Does recovery from alcohol use disorder require complete abstinence from alcohol? Recovery from a psychiatric disorder is normally thought about in terms of the definition of the disorder itself–which typically involves functional improvement. But for many, recovery from alcohol use disorder in the public view means complete abstinence (e.g. 12-step programs), and occasional use symbolizes a failure of recovery. But what should we consider recovery?
A 2021 study in the Journal of Addiction Medicine (Witkiewitz 2021) found that individuals who were high-functioning at 3 years maintained their high-functioning at 10 years, regardless of abstinence or alcohol use during this period, suggesting that non-abstinent recovery is possible and sustainable. This fits well within a harm-reduction approach to alcohol use, in which you focus on realistic goals and improving functioning in important life domains rather than only abstinence as the most important measure of recovery. Occasional alcohol use should not be viewed as a failure–and abstinence may not be the ultimate goal to strive for, if functioning has improved in a patient’s life.
This evolving definition of recovery may also factor into discussions about liver transplant. A retrospective study out of Johns Hopkins (Herrick-Reynolds 2021) found that there was no difference in overall survival or relapse-free survival between patients transplanted before 6 months of abstinence versus after waiting for the typical 6 months of abstinence (the so-called “6 month rule” for liver transplant). Multidisciplinary assessment of a patient’s ability to enter and sustain recovery may be the key tool to identifying appropriate transplant candidates instead of the traditional and strict time-trial of abstinence.
The fourth wave refers to the increase in psychostimulant use and overdose deaths since 2012, following three waves of the opioid overdose epidemic. Overdoses related to methamphetamines and other stimulants can occur both in combination with opioids and also independent of opioid use, as stimulants can cause cardiac complications and strokes. The rate of stimulant-related overdoses among US Veterans tripled from 2012 to 2018 (Coughlin 2021). In recent years, American Indian and Alaska Native individuals suffered from the highest rates of methamphetamine-involved deaths (Han 2021). Rates of depression and anxiety, as well as other psychiatric disorders, are higher in individuals using methamphetamine, and women in particular may treat their mood symptoms with methamphetamine, per Dr. Levander, so screen for co-occurring mood disorders in your patients. Depending on your geographical location, individuals may use methamphetamine alone or they may use it in combination with opioids (Ellis 2018).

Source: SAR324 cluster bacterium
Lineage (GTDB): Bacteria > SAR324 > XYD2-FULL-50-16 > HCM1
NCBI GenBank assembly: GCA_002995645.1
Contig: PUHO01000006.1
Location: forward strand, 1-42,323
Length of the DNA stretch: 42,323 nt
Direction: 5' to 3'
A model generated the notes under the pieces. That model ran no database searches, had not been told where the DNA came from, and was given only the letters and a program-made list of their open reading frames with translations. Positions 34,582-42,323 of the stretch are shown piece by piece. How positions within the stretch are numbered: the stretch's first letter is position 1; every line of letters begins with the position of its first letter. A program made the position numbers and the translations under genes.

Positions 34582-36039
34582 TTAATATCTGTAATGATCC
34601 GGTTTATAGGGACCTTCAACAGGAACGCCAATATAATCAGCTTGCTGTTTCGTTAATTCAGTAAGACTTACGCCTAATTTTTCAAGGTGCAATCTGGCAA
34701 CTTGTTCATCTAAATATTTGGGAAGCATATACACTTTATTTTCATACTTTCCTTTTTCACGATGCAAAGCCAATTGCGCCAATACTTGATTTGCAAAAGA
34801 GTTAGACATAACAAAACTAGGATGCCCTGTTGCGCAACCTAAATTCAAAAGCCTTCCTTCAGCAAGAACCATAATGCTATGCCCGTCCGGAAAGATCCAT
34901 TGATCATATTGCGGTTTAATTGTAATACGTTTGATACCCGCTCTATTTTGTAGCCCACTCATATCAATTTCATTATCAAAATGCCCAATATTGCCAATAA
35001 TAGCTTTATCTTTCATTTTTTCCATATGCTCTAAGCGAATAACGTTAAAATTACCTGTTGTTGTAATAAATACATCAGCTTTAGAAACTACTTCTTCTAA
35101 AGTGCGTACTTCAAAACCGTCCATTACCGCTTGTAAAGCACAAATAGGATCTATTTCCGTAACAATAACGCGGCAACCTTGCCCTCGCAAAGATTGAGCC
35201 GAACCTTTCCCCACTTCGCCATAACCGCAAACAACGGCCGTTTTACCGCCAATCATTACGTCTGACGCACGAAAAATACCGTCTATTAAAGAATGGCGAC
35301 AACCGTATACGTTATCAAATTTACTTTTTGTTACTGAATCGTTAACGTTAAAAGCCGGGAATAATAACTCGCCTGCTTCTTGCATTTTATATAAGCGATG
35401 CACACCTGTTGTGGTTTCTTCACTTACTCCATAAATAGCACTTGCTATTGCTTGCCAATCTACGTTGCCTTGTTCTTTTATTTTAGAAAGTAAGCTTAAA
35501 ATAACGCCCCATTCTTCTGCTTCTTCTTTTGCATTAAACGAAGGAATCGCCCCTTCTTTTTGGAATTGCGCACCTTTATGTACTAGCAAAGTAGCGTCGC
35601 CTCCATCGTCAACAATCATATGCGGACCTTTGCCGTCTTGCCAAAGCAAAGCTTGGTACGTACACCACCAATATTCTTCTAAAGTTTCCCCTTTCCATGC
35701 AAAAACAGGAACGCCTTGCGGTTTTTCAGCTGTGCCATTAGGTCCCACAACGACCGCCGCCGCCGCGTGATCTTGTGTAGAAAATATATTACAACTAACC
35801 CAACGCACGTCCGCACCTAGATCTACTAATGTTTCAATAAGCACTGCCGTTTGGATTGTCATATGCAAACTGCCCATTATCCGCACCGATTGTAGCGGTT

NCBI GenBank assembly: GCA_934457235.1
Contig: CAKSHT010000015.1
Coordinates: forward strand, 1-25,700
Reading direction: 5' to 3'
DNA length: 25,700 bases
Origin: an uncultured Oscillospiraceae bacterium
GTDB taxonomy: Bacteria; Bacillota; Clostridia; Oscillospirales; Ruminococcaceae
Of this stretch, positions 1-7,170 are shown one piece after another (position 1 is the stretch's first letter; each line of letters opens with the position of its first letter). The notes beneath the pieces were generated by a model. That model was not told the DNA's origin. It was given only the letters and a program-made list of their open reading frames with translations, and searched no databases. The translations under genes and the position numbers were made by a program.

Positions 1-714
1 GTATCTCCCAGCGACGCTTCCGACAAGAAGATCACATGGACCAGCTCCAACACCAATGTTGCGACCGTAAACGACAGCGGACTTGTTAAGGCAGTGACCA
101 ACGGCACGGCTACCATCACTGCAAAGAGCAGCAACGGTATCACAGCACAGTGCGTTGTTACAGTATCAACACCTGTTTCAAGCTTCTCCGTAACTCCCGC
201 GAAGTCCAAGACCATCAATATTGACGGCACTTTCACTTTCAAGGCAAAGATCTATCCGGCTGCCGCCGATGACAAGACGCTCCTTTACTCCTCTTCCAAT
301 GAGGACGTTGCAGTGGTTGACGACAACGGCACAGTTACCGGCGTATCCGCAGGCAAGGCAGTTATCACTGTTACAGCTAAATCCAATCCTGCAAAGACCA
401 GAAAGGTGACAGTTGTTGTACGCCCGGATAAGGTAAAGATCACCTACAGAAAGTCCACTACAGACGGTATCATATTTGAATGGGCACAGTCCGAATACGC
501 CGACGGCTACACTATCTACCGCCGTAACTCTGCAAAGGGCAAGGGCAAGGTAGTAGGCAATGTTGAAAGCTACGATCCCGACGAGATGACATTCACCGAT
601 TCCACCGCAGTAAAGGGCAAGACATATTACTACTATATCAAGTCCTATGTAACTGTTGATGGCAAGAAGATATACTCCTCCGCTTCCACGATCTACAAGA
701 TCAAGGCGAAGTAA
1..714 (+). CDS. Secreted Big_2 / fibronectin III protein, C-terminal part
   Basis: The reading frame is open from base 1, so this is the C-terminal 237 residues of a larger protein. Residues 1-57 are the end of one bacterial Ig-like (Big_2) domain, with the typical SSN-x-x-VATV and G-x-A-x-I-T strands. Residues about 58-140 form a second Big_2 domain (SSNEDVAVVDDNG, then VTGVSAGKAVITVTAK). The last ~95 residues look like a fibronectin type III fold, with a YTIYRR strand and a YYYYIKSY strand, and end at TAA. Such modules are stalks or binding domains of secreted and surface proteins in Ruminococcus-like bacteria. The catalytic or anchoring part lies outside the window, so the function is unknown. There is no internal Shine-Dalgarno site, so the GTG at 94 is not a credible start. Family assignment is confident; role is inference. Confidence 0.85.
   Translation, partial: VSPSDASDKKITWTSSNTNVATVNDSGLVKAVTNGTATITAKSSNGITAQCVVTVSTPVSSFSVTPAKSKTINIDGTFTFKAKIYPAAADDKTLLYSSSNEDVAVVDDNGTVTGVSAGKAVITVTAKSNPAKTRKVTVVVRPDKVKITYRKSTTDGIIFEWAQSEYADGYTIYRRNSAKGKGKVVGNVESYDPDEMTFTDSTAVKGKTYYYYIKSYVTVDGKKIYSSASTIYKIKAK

Recently, there have been several trials looking at treatment of methamphetamine use disorder. A placebo-controlled RCT in 2020 found that mirtazapine reduced the use of methamphetamine and high-risk sexual behaviors in cisgender men and transgender women who have sex with men (Coffin 2020). Trivedi et al. subsequently found a decrease in methamphetamine use with naltrexone plus bupropion compared to placebo (injectable naltrexone 380 mg every three weeks and 450 mg bupropion daily). But remember, naltrexone is typically dosed every 4 weeks, so this dosing strategy–done to increase the steady state level at the end of the dosing period–may run into some insurance coverage issues (though the VA apparently does currently cover IM naltrexone for methamphetamine use disorder!). The other challenge with using naltrexone is that many patients have co-occurring opioid use disorder and are quite hesitant to use naltrexone.